Rwanda Vows ‘Never Again’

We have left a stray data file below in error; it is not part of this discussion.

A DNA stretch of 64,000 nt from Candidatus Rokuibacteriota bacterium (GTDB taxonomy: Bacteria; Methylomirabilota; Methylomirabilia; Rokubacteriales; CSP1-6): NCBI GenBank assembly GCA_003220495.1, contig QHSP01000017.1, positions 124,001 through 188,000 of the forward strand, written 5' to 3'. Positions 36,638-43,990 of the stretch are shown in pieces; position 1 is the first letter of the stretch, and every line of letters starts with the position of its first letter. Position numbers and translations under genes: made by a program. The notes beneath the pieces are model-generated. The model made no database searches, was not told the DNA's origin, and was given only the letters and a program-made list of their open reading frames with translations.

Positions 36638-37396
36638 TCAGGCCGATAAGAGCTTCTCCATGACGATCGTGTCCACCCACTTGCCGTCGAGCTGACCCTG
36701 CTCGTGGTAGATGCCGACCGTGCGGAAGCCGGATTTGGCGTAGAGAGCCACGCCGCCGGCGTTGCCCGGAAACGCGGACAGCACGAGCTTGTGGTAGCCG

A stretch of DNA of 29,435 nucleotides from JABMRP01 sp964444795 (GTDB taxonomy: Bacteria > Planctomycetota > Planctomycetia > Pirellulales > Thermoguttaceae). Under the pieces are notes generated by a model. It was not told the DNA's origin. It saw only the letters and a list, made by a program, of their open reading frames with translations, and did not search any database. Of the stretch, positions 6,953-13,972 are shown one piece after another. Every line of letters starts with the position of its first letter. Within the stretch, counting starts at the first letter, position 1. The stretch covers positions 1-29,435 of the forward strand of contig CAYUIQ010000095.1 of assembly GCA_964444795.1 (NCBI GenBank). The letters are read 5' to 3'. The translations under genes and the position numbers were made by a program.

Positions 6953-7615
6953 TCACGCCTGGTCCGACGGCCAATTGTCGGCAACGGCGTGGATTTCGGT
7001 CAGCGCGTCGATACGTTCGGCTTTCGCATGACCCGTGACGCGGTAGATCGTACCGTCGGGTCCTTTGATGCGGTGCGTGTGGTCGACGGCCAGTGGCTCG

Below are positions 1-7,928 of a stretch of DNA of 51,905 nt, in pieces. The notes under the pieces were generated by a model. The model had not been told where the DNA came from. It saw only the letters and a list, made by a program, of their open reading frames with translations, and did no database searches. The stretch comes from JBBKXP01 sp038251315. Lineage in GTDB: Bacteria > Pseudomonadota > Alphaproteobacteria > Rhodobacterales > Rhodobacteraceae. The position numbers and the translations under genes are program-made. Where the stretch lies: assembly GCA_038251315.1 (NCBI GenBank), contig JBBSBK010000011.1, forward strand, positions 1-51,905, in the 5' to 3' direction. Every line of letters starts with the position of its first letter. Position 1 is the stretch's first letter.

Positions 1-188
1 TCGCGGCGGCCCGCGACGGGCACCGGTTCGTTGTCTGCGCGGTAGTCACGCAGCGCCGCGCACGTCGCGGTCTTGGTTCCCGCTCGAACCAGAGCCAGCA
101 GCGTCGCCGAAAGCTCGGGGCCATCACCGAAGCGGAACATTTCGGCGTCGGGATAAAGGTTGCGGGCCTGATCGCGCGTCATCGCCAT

This Monday marked the 20th anniversary of the beginning of Rwanda's mass genocide, an atrocity fueled by tribal divisions within the region. Following the assassination of Rwandan President Juvenal Habyarimana in 1994, Hutu military extremists targeted Tutsis in a wave of violence that claimed an estimated 800,000 lives in little more than three months. Two decades later, in a commemoration ceremony held in the capital city of Kagali, Rwandan survivors, U.N. diplomats, and several heads of state held an emotional memorial. The New York Times reports that people wailed in the crowd while speakers, including U.N. Secretary General Ban Ki-moon, shared a unified message: "Never again.” Since the genocide, President Paul Kagame has led efforts to improve Rwanda’s national health care, raise living standards, and protect women's rights. In a speech at the commemoration, he told the crowd, "If the genocide reveals humanity's shocking capacity for human cruelty, Rwanda's choices show its capacity for renewal."